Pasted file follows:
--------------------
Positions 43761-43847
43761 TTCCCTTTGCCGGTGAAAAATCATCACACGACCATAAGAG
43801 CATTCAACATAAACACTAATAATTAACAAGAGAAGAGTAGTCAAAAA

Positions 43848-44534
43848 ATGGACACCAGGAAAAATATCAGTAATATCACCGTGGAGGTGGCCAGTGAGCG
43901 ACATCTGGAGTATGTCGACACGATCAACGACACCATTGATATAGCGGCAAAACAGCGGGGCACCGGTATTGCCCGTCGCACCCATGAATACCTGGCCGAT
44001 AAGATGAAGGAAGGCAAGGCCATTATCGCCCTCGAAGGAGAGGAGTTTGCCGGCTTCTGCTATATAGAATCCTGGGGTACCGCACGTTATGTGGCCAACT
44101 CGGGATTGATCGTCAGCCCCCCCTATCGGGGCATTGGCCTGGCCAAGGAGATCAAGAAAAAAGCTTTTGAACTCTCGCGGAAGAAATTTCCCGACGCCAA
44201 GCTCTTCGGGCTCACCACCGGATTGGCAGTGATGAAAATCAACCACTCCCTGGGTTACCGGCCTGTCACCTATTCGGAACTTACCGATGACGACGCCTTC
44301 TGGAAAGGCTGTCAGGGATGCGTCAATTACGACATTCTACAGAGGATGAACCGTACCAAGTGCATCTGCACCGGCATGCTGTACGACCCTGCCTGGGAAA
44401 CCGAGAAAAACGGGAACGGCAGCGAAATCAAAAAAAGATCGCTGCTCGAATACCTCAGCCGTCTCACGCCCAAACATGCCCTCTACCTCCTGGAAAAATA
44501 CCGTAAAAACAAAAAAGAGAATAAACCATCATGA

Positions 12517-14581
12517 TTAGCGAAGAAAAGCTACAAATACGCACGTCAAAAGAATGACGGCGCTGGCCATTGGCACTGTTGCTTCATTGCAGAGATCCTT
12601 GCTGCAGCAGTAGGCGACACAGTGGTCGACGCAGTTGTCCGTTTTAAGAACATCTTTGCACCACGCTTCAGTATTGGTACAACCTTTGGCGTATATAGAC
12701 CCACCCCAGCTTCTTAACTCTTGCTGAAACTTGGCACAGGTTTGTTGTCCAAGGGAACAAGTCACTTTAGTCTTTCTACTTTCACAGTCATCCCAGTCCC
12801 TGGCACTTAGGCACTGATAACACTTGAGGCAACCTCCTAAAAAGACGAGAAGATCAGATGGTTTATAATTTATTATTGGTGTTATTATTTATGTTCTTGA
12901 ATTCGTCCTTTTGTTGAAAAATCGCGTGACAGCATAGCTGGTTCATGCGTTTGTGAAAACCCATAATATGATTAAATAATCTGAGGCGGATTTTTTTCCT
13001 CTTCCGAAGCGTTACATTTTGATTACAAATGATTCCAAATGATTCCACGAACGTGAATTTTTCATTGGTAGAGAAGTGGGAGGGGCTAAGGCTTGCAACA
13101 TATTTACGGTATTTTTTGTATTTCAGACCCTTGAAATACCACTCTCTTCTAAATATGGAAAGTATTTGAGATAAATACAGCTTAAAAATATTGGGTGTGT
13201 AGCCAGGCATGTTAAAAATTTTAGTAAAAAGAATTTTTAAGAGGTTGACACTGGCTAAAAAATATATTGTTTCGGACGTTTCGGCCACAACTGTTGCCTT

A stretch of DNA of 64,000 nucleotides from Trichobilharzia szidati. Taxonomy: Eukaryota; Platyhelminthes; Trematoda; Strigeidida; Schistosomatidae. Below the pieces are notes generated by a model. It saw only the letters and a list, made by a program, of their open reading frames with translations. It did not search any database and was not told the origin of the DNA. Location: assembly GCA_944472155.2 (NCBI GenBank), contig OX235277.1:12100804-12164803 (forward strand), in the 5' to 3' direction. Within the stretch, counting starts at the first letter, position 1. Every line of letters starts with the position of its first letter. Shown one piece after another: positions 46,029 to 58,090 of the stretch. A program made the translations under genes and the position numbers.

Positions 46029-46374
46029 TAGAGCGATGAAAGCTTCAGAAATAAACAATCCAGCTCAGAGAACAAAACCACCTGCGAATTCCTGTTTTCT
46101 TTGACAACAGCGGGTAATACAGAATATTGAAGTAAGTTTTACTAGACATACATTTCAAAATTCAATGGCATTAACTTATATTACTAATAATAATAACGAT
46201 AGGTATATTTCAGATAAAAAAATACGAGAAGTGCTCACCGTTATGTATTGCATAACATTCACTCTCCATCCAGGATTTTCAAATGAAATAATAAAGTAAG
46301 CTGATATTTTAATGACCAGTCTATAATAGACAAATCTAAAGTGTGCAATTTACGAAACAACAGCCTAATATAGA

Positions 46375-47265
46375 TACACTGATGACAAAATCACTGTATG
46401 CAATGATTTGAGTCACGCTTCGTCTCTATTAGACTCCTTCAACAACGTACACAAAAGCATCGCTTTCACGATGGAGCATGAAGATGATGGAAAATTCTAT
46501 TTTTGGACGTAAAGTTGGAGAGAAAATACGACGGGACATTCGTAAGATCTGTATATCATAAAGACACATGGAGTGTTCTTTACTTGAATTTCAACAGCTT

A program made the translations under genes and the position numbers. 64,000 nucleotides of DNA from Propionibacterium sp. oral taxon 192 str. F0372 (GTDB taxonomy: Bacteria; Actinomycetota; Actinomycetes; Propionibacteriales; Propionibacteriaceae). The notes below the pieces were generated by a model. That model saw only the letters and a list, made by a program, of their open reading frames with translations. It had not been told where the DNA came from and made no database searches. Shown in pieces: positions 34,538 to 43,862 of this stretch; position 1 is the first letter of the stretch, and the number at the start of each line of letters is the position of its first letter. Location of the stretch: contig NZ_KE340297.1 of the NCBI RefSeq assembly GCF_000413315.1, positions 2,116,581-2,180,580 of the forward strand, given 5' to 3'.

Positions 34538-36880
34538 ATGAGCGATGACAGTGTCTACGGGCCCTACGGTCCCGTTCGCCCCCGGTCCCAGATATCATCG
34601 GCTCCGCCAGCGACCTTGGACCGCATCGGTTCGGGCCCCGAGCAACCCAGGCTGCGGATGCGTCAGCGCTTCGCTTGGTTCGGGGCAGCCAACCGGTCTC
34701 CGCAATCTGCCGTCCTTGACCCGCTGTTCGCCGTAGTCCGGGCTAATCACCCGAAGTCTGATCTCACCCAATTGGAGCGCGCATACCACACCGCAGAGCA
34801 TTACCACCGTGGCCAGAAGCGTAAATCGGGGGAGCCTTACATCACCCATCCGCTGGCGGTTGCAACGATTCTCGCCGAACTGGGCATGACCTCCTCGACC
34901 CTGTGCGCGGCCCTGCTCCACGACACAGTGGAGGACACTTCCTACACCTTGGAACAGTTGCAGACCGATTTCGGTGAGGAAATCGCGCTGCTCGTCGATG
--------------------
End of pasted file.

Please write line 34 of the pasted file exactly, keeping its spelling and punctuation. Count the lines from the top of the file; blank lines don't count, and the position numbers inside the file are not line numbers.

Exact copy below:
34538 ATGAGCGATGACAGTGTCTACGGGCCCTACGGTCCCGTTCGCCCCCGGTCCCAGATATCATCG